I recall sending out my final texts to all of my loved ones prior to making this trip to Haiti. I was super excited. I must have packed and unpacked a million times. Thinking of all the amazing food that I will eat. All the great places I would see! The great people I would meet. “It was discerning when I got replies back such as, “HAITI! WHYYYY?”
Uhm??? Why not? Before, I would have let that scare me away from venturing another country.
I was freaking out if I had the right clothes, if I had enough bug spray. If I had the right shoes. I started packing a month before the trip.
I have NEVER in my life thought about visiting Haiti. With the stigma people placed on Haiti, I was a bit apprehensive. But living in America, I have had the pleasure of actually having conversations with Haitians, and regardless of the living conditions, they beam with pride talking about their island.
I thought to myself, how can I judge an entire country, without ever actually being there, let alone have a conversation with a Haitian.
Even before hitting the plane, I noticed a trend in the Haitians that I have met. They are caring, loving, and uphold strong values. They work together, love to help others, and have love for ALL people regardless of their background.
Eveline, the coordinator, was so sweet. She went out of her way to give us gifts for our trip. We all got journals which came in handy for me. They all had a personalized message and pages of inspiration and pictures. It was so thoughtful and cute!
June 15, 2017: The Commute
I’ve learned, when there is a will there is a way. When we got to Ft. Lauderdale, we had many bags filled with donations. Because the bags were overweight, we may have had to leave some bags behind. With only 20 minutes to be checked in, we had to figure it out.
As we panicked, Natalie and Eveline were a little too calm. Natalie said, we can figure it out and at least try. We threw the heavy donations in the trash and stuffed our carry ons as much as possible. Luckily, we were able to get through with 2/3 of the donations and our flight was delayed so it bought us some more time.
It was a long day! We left our homes at 11pm. Then we drove to Fort. Lauderdale, got there at 3:30. We made it to Port-au-Prince at about 7ish. We didn’t make it to the hotel in La Gonave until about 3pm. We haven’t been to sleep since the day before the trip because we all had to go to work. We were all beat, but our day had just begun.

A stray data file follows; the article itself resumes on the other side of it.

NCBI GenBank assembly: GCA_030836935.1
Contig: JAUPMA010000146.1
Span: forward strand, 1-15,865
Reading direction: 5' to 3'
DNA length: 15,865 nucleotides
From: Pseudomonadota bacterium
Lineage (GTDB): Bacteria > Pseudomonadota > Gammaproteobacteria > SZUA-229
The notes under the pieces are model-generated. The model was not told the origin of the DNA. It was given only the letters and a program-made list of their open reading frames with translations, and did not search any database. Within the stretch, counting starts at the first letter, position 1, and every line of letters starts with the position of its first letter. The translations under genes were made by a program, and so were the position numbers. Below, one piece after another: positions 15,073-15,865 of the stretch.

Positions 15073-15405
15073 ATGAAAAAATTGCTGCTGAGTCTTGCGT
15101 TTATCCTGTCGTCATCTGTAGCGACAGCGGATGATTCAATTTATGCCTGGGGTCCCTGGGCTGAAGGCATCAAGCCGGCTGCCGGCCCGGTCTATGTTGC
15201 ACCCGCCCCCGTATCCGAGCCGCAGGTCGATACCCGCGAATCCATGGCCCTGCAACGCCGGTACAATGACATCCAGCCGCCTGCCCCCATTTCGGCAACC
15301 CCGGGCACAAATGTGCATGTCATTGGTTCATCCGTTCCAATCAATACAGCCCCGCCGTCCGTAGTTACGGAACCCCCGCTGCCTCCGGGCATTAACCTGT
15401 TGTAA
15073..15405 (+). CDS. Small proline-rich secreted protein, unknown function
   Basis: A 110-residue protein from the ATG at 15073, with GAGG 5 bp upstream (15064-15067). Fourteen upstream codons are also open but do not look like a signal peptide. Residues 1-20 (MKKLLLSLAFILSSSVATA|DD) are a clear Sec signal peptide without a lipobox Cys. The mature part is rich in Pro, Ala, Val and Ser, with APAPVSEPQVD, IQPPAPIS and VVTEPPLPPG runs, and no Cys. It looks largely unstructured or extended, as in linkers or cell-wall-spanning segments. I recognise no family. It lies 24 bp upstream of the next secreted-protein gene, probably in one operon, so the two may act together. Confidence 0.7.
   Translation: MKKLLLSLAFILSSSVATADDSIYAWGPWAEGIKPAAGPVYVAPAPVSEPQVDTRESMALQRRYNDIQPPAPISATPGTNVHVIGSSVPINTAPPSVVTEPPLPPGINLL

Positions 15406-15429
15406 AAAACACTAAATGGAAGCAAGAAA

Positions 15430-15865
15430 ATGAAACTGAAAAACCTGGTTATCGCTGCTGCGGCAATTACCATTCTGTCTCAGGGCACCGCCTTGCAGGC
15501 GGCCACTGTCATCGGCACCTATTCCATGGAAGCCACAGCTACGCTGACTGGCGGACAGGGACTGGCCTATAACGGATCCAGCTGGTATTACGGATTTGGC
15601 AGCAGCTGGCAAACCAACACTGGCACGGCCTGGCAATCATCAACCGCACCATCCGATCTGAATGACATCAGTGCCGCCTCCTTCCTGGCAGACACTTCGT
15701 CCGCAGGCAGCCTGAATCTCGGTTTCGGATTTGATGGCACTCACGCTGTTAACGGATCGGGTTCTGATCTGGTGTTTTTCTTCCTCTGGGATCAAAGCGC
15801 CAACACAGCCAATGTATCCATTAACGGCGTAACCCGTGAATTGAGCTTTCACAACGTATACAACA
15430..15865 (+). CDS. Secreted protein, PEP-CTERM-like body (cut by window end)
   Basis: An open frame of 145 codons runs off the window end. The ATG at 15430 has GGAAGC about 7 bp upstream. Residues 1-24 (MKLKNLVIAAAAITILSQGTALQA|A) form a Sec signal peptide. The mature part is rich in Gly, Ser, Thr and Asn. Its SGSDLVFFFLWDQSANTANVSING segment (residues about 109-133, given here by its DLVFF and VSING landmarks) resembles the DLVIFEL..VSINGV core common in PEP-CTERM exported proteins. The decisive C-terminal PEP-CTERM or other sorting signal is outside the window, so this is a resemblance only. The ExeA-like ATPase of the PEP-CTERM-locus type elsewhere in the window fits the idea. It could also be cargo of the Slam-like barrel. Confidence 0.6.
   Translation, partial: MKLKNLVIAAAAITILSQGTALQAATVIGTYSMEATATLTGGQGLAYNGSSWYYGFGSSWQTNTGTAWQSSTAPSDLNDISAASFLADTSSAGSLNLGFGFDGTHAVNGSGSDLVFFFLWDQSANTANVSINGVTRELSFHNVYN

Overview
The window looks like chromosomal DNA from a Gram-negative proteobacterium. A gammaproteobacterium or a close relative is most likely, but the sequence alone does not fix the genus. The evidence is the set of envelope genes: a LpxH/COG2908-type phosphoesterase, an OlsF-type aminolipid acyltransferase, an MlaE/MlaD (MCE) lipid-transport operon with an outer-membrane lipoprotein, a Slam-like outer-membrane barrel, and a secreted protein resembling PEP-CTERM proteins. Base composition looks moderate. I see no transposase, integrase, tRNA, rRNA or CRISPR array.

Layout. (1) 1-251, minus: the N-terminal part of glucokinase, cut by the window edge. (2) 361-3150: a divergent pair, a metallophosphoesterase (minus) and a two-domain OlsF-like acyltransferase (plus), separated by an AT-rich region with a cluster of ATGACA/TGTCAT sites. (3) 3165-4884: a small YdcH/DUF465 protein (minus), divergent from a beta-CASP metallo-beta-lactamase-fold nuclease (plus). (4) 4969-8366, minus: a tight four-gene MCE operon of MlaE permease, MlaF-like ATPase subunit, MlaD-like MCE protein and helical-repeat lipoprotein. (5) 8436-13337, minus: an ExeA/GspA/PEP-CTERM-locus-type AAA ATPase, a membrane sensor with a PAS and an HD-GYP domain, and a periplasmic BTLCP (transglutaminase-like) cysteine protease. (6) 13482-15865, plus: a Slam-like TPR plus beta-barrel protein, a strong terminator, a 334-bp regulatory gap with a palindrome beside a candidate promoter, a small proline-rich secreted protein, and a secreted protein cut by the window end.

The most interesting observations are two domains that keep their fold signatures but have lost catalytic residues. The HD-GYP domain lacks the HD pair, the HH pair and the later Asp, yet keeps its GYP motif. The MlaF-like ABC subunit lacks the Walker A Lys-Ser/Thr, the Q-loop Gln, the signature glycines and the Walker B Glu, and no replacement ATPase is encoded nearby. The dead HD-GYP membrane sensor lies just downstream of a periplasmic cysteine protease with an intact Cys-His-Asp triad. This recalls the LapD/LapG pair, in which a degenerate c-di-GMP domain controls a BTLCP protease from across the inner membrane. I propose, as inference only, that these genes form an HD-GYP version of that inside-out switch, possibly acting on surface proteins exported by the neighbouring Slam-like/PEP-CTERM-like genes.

So let’s rewind a bit, now that I gave you the jist.
We finally got on the plane, and of course, I got my window seat and I was knocked out! When I woke up we were just about to land. Then I heard a loud cheer! Clapping, rooting, laughter, happiness. WHAT?
They were celebrating life! They acknowledged the pilot for getting us safely to Haiti. To show their appreciation EVERYONE clapped and cheered as we landed. Even being on the plane was a party in itself.
Once we landed in Port- au- Prince, we met with Marven, Donald and Mr. Lucus (Eveline’s dad.) We put our luggage in the kanté (bus).
We got comfy, it was a long ride to the dock where we had to catch the boat. Immediately I noticed that Haiti had many untouched roads, really good drivers, and raw beauty!
MOUNTAINS EVERYWHERE! COLORFUL HOUSES! BEAUTIFUL, RICH LANDSCAPES! My jaw dropped!
Haiti is rich in soil. All of their plants are rich in color and fragrance. Unlike anything I have ever seen!
After our three hour drive, we finally made it to the dock. This was another hour ride on a speed boat! This was my first time ever being on one. It was hard to fight off the motion sickness, but the view was too breathtaking to miss out. I certainly, sucked it up in fear of missing out!